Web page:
A 55-year-old Melbourne business owner has responded to the government’s support for employing young people with a tweet advertising a part-time role for “a woman just like me”.
And, amid a budget that has done little for women, let alone women over the age of 35, the callout has struck a chord.
Speaking to SmartCompany, Kaye Stirland says her business was “born out of necessity”.
“I had had a really rough five years,” she says.
The entrepreneur had faced bullying in the workplace, her marriage broke down, and health issues left her needing surgery.
“I was absolutely broke,” she says, living off food parcels and the kindness of friends.
After a stint driving for Uber and taking other odd casual roles, she did finally find full-time work.
But, while dealing with a family member’s health issues, and her own mental health concerns, she found that role wasn’t able to accommodate her needs.
She felt like she had tried everything, she says.
“I thought ‘why don’t I just try something that I love?’”
In December last year, she launched OKaye Services, offering ‘spring cleaning’ services to others.
The garden has always been Stirland’s ‘happy place’ she says. Now, she’s hoping to share that happiness with her clients.
“A lot of the work that I do is all about creating a beautiful space for people who are also overwhelmed, or who have a disability or are feeling really depressed,” she says.
“Just creating something beautiful, where they walk out of their front door and they’re no longer thinking ‘that’s another thing I have to do and I can’t’.”
“I just don’t agree”
Given her own experiences trying to find work at 55 years old, Stirland was somewhat disappointed by the government’s JobMaker scheme, laid out in Tuesday night’s budget.
The scheme offers businesses incentives for hiring young people, under the age of 35, who have previously been receiving either JobSeeker, Youth Allowance or Parenting Payment.
In a tweet yesterday, she said she was looking for an extra pair of hands at OKaye, adding she would “love to employ a woman just like me”.
“No worries if you get anxious/depressed,” she added.
“Melbourne, own vehicle needed. Older women rock.”
Hey Twitter. I’m a 55 yo woman who had to start a gardening business because nobody would give her a job. I would love to employ a woman just like me. 20 hours a week, no worries if you get anxious/depressed. Melbourne, own vehicle needed. Older women rock. #Budget2020
— Kaye Roe (@kaye_roe) October 7, 2020
And she seems to have struck a chord — the tweet has since been retweeted more than 1,500 times.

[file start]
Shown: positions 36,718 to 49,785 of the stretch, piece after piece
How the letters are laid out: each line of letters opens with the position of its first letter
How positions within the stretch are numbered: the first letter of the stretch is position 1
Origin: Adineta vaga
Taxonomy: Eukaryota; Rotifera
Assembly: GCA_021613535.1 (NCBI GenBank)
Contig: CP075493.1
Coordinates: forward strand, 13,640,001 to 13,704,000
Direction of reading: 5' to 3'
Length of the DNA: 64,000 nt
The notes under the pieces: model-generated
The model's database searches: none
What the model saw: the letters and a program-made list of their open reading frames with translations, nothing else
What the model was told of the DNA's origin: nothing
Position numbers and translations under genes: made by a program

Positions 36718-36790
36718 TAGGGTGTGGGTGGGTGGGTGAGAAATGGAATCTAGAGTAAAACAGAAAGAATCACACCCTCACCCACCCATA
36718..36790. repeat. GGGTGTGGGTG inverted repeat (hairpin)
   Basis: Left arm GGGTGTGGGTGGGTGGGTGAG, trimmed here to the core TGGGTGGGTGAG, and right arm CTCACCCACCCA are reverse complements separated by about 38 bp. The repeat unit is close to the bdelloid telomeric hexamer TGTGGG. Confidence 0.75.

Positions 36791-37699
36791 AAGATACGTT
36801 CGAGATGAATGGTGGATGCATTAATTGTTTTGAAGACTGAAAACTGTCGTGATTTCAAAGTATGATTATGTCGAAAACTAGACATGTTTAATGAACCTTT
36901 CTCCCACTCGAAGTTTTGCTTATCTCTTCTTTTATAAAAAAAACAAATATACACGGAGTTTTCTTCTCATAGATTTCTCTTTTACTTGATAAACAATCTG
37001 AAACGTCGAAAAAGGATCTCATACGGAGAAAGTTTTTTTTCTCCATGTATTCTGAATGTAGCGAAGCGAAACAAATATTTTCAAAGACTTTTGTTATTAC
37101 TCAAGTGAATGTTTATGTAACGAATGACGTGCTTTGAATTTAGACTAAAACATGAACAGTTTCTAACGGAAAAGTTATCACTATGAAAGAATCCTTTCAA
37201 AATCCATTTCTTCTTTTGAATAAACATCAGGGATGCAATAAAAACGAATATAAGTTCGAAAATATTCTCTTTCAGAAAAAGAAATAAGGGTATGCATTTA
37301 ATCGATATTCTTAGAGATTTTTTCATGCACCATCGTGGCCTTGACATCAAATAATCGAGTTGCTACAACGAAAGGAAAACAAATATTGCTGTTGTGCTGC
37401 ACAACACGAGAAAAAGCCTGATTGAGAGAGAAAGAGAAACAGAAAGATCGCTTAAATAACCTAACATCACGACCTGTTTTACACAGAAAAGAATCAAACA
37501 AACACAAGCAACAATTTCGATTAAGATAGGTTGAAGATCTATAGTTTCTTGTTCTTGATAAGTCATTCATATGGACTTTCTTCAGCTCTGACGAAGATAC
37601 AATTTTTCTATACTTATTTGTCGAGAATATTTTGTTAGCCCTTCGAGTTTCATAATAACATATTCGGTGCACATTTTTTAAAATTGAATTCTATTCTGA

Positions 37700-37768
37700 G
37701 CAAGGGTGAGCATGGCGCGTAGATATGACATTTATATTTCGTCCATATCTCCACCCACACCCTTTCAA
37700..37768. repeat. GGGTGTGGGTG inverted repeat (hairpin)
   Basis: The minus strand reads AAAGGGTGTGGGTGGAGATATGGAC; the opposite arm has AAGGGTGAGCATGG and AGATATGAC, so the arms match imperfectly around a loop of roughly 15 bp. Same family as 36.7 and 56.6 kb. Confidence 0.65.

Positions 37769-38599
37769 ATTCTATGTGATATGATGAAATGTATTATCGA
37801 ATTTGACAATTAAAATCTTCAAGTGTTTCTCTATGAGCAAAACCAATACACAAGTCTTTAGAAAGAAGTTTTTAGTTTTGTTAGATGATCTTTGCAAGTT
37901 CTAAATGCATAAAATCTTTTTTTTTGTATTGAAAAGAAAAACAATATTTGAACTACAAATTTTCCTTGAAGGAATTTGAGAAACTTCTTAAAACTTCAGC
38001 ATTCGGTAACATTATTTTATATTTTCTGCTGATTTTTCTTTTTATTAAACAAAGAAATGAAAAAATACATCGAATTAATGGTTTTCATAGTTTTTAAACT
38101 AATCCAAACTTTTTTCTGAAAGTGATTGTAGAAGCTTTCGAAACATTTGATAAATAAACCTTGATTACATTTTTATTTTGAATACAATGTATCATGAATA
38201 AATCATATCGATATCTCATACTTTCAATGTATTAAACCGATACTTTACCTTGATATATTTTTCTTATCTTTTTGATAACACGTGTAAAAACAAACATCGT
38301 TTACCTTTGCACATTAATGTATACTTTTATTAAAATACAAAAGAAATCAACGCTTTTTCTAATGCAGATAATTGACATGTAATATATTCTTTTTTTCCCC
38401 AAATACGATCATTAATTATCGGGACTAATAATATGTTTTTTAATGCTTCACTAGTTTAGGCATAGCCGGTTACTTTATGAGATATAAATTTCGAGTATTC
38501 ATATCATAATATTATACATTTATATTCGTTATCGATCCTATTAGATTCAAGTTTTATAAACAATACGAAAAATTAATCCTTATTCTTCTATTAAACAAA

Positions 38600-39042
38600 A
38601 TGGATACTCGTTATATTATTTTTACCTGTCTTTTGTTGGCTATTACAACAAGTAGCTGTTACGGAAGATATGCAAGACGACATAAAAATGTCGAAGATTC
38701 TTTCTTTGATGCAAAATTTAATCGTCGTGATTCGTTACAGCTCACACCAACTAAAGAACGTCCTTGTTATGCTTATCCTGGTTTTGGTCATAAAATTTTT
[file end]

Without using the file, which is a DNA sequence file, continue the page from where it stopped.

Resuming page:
It’s not that Stirland begrudges younger job-seekers.
“Who am I to judge? People have got needs, and we’re all in our own position,” she says.
“I just feel like the government is missing out on some fantastic resources, which are going to contribute to the economy, it’s going to probably support and inspire other women,” she adds.
Having women of any age in employment boosts national productivity, she says, as well as generally supporting the community and society.
“I don’t understand the short-term thinking, and I don’t understand why we can’t see this age group as just as valuable as any other,” Stirland.
Equally, the cut off of 35 years old seems kind of arbitrary.
“There’s always this presumption that when you’re young, that’s when you’re a go-getter, that’s when you really need the work,” she notes.
“It’s almost like once we get over that age that we don’t have any needs, and a good thriving career is no longer necessary.
“I just don’t agree with that at all.”
Her tweet has blown up, suggesting other people “absolutely” feel the same way she does about this, Stirland says.
And, she’s had a handful of job applications, too.
“I’ve asked people who want to apply not to worry about a resume, not to worry about a cover letter.”
Rather, she’s asked applicants for an informal email explaining why they would like to work with her, plain and simple.
“I’ve had the most beautiful, heartfelt responses that I can really identify with,” she says.
“It makes me so happy — it actually makes me quite emotional.”
Having gone through the employment rollercoaster she has, Stirland wants to give someone the opportunity she didn’t get.
If someone had offered her flexible employment that catered to her situation and mental and physical health needs, while acknowledging the value she could bring to a business, “it would have meant the world to me”, she says.
“If I could do that for someone else, it would mean so much.”